|Photo by Jim Arbogast|
It’s been a tough year for blues-based band institutions from the southeastern part of the US. The Allman Brothers Band called an end to their long and storied career; they go out on top. Chris Robinson of the Black Crowes throws the towel directly at the other founding members of the band; the Crowes limp to the sideline for now. Bands Galactic and Dumpstafunk are still up and running although their New Orleans funk qualifies them for categorization of their own. As horn-driven, Hammond organ-grounded, soul singer-led, recording and touring acts go JJ Grey & MOFRO and the Tedeschi Trucks band remain atop a dwindling lot.
Grand Rapids music lovers get a rare chance to see a southern soul music scene contender when JJ Grey & MOFRO, America’s premier rock/funk/blues/jam band, makes a March 1 stop at the Intersection in Grand Rapids.
Tedeschi Trucks and JJ Grey go back many years now and both approach their zenith at about the same time. Plus they share more than a geographic association: MOFRO’s Todd Smallie played bass with the Derek Trucks Band for 15 years.
“Susan Tedeschi and Derek Trucks are the matriarchs and patriarchs at the top now,” Grey said on the way to a recent tour stop in New York. “I wouldn’t be able to do what I do today if it wasn’t for them. Susan’s given me so many opportunities back in the day to open up for her. Derek obviously did for years and they still do.”
“It’s great to see Tedeschi Trucks doing so well. I think it inspires other bands and cats like us at the lower level. They're lighting the way, so to speak.”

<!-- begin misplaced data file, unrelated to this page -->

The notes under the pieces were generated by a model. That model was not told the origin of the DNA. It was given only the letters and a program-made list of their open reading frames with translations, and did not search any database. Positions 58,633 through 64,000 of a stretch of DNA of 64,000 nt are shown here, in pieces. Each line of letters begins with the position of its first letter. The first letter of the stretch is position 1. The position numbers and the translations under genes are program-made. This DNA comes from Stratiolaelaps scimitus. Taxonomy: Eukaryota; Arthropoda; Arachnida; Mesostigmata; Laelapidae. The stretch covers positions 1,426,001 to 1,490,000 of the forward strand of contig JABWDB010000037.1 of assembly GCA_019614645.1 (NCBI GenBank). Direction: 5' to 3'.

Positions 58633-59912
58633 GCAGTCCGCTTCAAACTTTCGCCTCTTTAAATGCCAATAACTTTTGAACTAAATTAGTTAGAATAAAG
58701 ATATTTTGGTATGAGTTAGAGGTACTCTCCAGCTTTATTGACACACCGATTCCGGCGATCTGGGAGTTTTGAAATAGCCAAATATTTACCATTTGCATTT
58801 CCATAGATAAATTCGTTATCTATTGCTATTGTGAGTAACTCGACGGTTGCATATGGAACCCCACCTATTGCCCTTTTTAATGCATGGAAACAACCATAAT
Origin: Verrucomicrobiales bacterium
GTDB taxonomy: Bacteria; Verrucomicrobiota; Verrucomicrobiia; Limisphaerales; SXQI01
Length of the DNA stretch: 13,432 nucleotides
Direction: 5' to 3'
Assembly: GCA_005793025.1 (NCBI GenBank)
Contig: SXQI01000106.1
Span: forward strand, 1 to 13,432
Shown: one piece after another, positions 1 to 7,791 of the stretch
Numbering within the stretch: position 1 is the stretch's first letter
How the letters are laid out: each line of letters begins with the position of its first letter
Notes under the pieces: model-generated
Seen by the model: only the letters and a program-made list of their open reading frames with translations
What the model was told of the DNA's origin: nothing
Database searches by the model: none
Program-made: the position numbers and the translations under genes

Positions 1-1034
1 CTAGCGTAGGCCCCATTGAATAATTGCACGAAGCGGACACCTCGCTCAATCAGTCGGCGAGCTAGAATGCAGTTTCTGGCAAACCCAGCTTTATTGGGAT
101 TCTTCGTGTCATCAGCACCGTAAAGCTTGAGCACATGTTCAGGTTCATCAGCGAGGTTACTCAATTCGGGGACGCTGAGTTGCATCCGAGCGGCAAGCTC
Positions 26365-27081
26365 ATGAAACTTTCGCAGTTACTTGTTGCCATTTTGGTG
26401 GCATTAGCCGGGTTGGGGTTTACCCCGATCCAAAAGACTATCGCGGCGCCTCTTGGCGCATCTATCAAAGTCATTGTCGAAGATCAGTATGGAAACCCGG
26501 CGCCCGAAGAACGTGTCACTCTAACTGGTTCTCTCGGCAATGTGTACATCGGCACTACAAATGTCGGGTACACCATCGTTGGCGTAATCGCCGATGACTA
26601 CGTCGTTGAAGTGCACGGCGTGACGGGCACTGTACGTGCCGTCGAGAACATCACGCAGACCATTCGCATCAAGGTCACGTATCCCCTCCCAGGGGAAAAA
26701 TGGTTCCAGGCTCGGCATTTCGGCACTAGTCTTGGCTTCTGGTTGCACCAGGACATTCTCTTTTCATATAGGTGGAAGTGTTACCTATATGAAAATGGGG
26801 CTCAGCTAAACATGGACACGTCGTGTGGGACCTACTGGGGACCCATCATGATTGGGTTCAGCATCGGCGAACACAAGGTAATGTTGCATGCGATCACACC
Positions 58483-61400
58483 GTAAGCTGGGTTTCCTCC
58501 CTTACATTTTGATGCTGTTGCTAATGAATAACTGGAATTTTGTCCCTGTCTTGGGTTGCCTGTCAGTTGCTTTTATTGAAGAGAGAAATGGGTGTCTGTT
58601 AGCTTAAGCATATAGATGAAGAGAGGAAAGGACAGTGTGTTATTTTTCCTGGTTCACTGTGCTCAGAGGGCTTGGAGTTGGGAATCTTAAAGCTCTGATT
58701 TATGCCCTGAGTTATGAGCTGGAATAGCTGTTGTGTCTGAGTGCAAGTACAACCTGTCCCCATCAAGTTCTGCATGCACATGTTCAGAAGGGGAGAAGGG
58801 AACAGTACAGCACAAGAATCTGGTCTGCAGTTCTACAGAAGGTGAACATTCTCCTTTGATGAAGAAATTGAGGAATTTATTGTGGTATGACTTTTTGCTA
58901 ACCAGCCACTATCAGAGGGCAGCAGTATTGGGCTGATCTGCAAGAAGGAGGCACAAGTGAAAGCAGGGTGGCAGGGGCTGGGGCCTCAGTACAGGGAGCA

Grey is a singer/songwriter at heart, trapped in a surfer’s body. And like a lot of surfers growing up in Jacksonville FL he felt the impact of the hip-hop movement early on. Grey recalls kids from high school, with aspirations of becoming DJs, pretending to scratch records on imaginary turntables on the dashboard of their cars.
“I just downloaded By the Time I Get to Arizona by Public Enemy the other day,” Grey confided. “I’m a big fan of Hank Shocklee (Public Enemy Bomb Squad) and Chuck D’s voice. I loved all that stuff: Run/DMC, Sugar Hill Gang, the Beasties.”
Even before the hip-hop bug bit Grey, he recognized how the songs of his biggest musical hero, country funk pioneer Jerry Reed (Lord, Mr. Ford), were partly spoken and partly sung. Grey cites his own songs in that vein as “70 percent Jerry, 30 percent hip-hop influenced.” So if you detected a hint of spoken word on Grey’s song “Your Lady, She’s Shady,” which Grey now says is “70 percent hip-hop, 30 percent Reed,” you are correct.
“I wanted to tell that story but it didn’t make any sense to just sing-it, sing-it. It made more sense to do it like Reed and talk-sing it.”
Grey plays guitar and harmonica in performance but he’s primarily a soul singer and lyricist with original compositions. He’s certainly not down with telling anyone how to feel or what to think. But if you go to one of his shows to forgo life’s reality for a spell, as people often do, Grey suggests that you be open to all manner of truth. In other words you might go instead to embrace reality for a couple of hours rather than not.
JJ Grey & MOFRO wsg The London Souls, 7pm, Sunday at The Intersection in Grand Rapids